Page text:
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How put drainage around your foundation

Updated February 21, 2017

Every year many homeowners around the world suffer expensive damage to their houses from flooding. Often wet basements and other flooding problems are due to inadequate drainage around a home's foundation. Signs of potential problems include a damp or musty smell in the basement, minor amounts of water puddling after prolonged storms and water stains on the foundation. Homeowners can prevent major damage to their homes by adding a drainage system around their houses.

Dig a trench around the outside foundation of the home with the backhoe. This trench needs to be as deep as the foundation level of For homes without a basement make the trench at least as deep as the foundation level. For homes with a basement make the trench at least as deep as half the ceiling height of the basement. This allows you to place drainage pipe below the soil frost line of the soil, where water is likely to flow all year long. For example if your basement ceiling is eight feet high, you should dig to a level of four feet.

For homes with a basement, dig a eight-foot hole, four-feet square 20 to 30 feet from the home for use as a French drain. Retain the top level of lawn to place over the drain when filled with gravel. For homes without a basement, a four-foot deep French drain is acceptable. Dig a trench from the trench you dug around the home's foundation to the French drain. This trench should be slightly deeper at the French drain end than it is at the foundation trench end to allow the water to run off quickly.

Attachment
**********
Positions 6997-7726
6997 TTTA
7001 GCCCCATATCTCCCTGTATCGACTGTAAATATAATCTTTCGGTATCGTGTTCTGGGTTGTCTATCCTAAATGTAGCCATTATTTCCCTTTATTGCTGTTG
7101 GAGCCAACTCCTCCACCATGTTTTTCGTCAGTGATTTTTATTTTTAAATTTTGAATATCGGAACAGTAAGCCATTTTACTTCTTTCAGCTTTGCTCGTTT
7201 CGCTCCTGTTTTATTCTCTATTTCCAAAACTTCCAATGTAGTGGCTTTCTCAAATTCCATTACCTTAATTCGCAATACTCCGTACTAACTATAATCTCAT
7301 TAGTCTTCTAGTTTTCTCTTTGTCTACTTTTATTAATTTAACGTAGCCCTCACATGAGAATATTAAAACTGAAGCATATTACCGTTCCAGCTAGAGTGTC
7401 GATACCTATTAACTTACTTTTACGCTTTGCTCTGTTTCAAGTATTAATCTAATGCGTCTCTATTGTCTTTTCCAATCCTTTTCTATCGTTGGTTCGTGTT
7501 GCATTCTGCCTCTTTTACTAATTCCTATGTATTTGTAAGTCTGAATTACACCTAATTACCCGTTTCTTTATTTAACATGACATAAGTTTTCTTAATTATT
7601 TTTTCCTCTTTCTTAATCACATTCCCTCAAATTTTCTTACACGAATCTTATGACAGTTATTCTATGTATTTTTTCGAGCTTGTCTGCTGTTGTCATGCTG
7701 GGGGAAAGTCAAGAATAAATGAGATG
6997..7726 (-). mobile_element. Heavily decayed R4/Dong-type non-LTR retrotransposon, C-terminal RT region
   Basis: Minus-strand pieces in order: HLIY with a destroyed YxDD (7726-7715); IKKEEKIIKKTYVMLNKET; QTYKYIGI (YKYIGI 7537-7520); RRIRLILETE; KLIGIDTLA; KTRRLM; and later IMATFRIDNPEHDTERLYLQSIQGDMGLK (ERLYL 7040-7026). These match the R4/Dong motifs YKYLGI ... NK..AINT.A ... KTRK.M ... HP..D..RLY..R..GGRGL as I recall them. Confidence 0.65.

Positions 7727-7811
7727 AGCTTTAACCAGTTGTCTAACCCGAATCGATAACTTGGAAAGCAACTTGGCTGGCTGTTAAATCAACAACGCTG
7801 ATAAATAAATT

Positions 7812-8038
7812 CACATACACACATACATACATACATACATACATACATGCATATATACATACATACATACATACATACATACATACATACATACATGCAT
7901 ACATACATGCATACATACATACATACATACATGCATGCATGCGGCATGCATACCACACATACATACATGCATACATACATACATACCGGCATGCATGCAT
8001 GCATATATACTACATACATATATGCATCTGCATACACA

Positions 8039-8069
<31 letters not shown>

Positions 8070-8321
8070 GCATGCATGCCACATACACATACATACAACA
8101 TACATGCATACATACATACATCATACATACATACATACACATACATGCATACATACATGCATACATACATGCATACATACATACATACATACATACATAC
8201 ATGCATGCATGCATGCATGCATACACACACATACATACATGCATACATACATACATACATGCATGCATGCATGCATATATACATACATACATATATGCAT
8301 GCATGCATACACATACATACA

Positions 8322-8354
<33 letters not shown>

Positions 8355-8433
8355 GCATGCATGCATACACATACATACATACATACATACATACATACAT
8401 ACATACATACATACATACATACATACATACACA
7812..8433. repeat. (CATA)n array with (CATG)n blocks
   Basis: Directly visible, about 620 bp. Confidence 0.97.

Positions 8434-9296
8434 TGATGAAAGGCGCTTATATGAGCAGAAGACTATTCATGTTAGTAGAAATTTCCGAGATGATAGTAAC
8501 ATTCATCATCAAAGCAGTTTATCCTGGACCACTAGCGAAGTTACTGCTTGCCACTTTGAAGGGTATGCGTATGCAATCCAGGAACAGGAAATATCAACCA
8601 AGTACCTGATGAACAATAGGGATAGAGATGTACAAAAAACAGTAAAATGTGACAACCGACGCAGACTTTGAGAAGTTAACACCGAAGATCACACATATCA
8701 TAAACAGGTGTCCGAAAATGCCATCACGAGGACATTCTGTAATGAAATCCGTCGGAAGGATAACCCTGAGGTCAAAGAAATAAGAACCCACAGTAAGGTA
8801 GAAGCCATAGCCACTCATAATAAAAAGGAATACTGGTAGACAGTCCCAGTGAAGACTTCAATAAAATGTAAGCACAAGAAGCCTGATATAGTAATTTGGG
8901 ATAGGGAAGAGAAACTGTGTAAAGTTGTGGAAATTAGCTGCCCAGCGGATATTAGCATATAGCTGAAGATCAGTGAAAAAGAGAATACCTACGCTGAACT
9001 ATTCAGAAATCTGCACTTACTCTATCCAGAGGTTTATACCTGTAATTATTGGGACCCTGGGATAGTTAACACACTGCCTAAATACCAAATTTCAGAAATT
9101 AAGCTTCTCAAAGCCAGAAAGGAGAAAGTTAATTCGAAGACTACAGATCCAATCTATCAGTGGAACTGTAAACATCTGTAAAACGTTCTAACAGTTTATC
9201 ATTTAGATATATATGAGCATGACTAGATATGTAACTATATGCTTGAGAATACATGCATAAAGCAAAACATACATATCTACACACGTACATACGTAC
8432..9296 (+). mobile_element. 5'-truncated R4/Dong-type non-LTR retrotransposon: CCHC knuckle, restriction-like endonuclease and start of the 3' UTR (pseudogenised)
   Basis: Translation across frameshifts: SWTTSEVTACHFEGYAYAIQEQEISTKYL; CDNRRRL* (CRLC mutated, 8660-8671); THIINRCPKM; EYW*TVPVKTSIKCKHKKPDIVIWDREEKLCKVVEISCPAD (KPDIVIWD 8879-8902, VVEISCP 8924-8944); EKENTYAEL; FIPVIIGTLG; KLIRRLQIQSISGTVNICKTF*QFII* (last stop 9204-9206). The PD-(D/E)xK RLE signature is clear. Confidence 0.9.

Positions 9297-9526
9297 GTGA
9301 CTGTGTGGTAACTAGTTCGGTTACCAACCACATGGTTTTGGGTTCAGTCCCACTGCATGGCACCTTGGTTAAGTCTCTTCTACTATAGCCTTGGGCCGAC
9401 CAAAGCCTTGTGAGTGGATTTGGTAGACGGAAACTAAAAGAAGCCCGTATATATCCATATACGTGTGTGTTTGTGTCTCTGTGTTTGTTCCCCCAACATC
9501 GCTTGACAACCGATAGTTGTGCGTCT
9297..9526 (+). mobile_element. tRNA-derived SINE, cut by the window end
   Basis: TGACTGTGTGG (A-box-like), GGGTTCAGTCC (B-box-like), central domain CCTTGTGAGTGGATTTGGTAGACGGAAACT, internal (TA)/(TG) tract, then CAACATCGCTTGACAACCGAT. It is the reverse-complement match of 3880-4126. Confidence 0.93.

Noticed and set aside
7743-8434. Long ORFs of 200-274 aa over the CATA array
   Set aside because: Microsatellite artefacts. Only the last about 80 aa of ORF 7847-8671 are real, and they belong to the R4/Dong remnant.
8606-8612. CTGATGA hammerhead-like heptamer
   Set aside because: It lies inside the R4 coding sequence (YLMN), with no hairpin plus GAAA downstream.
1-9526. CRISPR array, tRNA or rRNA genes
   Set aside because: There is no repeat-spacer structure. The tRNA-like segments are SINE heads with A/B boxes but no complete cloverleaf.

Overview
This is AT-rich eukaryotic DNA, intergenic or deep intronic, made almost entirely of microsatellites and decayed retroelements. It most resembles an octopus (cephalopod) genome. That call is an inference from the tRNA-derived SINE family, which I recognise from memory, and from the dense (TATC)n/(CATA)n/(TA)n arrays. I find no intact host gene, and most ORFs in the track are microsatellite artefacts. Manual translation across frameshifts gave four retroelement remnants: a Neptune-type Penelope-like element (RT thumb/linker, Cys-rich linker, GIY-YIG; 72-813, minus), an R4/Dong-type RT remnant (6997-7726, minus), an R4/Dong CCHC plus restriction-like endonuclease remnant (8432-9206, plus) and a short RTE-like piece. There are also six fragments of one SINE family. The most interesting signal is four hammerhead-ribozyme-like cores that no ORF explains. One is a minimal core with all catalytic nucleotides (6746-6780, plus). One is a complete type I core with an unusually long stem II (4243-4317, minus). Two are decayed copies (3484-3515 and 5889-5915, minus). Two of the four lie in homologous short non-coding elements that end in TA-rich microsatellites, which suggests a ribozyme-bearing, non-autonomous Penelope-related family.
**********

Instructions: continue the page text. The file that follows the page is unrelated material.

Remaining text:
Place the corrugated perforated drainage pipe at the bottom of the trench at the foundation of the home, then route the drainage pipe through the trench which leads to the French drain. The end of the corrugated pipe will terminate slightly inside the French drain.

Fill the French drain, the runoff trench and the foundation trench with rough limestone gravel. The gravel itself should be approximately the size of golf balls in order to be effective at properly draining. The drainage pipe will be buried under the gravel. When the trench is filled with gravel, tap down the gravel to settle it in place, then cover the gravel with six to eight inches of soil.

Tip

On older homes with basements, apply a new layer of water sealer to the exterior walls of the foundation. This will further protect the home from water encroachment.

Warning

Use care when operating a powered backhoe. These pieces of equipment can easily damage the foundation of your home when used incorrectly.

Things You'll Need

  • Backhoe
  • Corrugated and perforated drainage pipe
  • Limestone gravel
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About the Author

Don Kress began writing professionally in 2006, specializing in automotive technology for various websites. An Automotive Service Excellence (ASE) certified technician since 2003, he has worked as a painter and currently owns his own automotive service business in Georgia. Kress attended the University of Akron, Ohio, earning an associate degree in business management in 2000.